Grief is the natural emotional experience of reacting to a significant loss in our life. It could result from any of a variety of situations like the loss of a loved one, the loss of a significant relationship, the loss of our health, or the loss of our hopes and dreams. Some of the experiences that go along with this feeling could be a deep sense of emptiness and a lack of desire to continue living. Questions like, “What am I?” “What is my life’s purpose?” may cross our mind often. Emotions like these are intense and can shatter our self-belief and confidence.
Loss can be tangible or symbolic. While a tangible loss may be easier to comprehend, a symbolic loss is difficult to fully understand or explain. These are a few examples of symbolic loss: loss of an identity, loss of an idea, loss of a person who is still in our life but no longer plays the same role. E.g. after a separation, a partner may no longer play the role of a spouse, although they can continue playing the role of a parent. When faced with a loss we may say ‘I cannot believe this happened to me, I feel numb’ and this state of mind may remain from a few hours to weeks, months or even years.
Grief can have the following manifestations in our body, mind and behavior:
- Physical: Erratic sleep, erratic appetite and eating patterns, aches and pains, tightness of the chest, fatigue
- Emotional/psychological: A deep sense of sadness and longing, helplessness, depression, guilt, anxiety, anger, feeling of abandonment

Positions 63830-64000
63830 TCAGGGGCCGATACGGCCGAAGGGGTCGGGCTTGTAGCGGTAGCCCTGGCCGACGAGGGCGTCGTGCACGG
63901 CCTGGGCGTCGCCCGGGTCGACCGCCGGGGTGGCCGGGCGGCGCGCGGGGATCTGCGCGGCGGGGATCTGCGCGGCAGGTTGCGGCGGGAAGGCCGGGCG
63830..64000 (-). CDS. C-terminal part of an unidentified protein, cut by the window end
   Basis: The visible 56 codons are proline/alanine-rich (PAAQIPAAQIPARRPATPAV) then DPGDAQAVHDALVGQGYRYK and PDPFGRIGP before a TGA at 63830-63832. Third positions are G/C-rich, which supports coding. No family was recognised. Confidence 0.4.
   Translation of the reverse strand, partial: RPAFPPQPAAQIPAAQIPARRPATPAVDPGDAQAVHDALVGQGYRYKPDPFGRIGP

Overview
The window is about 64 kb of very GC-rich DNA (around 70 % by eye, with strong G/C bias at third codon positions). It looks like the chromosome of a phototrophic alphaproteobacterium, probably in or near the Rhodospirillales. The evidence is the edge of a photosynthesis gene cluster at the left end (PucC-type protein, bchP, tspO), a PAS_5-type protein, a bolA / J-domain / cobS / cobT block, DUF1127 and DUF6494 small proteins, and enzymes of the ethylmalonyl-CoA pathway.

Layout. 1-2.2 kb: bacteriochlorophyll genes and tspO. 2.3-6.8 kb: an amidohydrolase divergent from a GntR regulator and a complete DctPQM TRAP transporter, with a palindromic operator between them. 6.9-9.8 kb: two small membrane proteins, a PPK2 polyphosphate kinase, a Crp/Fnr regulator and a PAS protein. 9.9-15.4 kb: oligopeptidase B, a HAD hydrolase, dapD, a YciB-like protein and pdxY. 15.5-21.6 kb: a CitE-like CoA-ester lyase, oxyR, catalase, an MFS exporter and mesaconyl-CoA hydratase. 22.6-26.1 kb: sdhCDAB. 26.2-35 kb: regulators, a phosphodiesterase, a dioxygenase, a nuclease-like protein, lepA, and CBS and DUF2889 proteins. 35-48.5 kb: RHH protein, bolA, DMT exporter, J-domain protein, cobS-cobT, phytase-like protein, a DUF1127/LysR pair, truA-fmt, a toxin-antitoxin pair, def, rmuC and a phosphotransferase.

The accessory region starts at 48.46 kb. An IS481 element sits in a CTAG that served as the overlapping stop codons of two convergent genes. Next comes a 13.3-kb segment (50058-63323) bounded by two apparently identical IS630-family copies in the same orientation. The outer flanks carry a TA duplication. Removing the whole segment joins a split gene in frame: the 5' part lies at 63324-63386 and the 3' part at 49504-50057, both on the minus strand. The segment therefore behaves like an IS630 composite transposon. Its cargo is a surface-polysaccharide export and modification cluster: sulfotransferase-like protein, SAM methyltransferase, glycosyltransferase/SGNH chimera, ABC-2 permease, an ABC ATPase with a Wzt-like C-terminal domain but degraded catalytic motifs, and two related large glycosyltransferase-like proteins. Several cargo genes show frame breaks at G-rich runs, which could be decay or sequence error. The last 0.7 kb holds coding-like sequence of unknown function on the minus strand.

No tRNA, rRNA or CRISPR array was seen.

- Behavioral: Social withdrawal, excessive crying, avoiding situations that are a reminder of the loss, inactivity, substance abuse, self-harm
The following suggestions can be helpful in recovering from grief:
- Acknowledging the loss: Allowing ourselves the time to acknowledge the loss and accept our feelings of shock or disbelief, while being patient with ourselves.
- Identifying coping mechanisms: Finding our coping mechanism – it can be crying, talking about our feelings, writing, or exercising.
- Finding ways to express inner feelings: Picking up drawing/painting, dance, music or any other art form can all be a useful therapeutic tool in the process of healing. We could do this on our own or join classes depending on our motivation to do these activities.
- Accessing support: It can be very helpful to surround ourselves with supportive people who will listen to us without any judgment, be patient with us, and not pressure us to do anything we are not comfortable with.
It is best to seek the help of a mental health professional if these feelings of numbness and shock continue and are starting to progress into feelings of depression and isolation.
iCALL offers the expertise of trained and qualified counselors who can help with managing the life changes that occur after having experienced a loss.